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On the Heels of Breakthrough Test for Kidney Transplant Patients, the First International Nephrology Conference is Held in Qatar

Dr. Manikkam Suthanthiran

Dr. Manikkam Suthanthiran recently attended the first ever Nephrology Conference held in Qatar as guest speaker. The event was covered in The Peninsula, a Qatar newspaper featuring local news with a global vision. Dr. Suthanthiran was quoted in the article on a recent groundbreaking "non-invasive" test for kidney transplant patients that he and his team developed in their laboratory at NYP/WCM.

"This non-invasive test is a good substitute for allograft needle biopsy; it could be done repeatedly without any inconvenience to the patient; it's easy and safer than the traditional invasive needle biopsy of the allograft," explained Dr. Suthanthiran in The Peninsula (February 10, 2013). The new test is part of a multicenter trial, supported by the NIH, and utilizes a urine sample, instead of an invasive biopsy, to monitor a patient's progress regarding fibrosis post kidney transplantation. Dr. Suthanthiran's laboratory at NYP/WCM processed and measured 5,000 samples for 10 different genes, using the assay they developed in their lab. Their results were sent to the NIH statistical core for further analysis. The project, involving five medical centers, was "blinded" (meaning the Suthanthiran Laboratory did not know the status of the patients) and it was a first of its kind study.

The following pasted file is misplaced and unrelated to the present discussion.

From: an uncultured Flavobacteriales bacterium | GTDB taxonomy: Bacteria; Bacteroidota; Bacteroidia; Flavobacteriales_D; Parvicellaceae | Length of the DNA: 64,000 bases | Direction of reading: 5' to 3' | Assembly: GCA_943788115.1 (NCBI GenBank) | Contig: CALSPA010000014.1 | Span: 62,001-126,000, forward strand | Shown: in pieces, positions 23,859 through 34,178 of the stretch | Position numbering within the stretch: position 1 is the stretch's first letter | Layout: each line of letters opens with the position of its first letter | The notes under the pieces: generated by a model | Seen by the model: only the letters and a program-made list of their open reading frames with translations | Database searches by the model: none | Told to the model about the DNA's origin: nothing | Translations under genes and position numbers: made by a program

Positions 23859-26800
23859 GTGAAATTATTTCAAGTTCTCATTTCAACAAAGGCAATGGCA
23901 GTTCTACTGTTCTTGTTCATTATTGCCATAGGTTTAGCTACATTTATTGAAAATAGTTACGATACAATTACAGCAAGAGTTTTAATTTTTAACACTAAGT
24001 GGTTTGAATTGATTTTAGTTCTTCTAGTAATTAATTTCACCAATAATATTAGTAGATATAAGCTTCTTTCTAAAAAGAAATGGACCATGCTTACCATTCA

At the First Qatar Nephrology Conference, Dr. Suthanthiran met with Dr. Hassan Al Malki, Conference Chairman and Head of Nephrology at Hamad Medical Corporation (HMC), and many other physicians, all of whom look forward to expanding their interchange of expertise while working to upgrade services for patients at HMC who are undergoing dialysis for kidney failure. Another goal is to establish a new laboratory in Qatar for renal testing research.

Looking towards the future, "We are working with the Hamad Medical Corporation and WCMC-Q to set up a research laboratory in Qatar. It will need another three to five years of work," said Dr. Suthanthiran.

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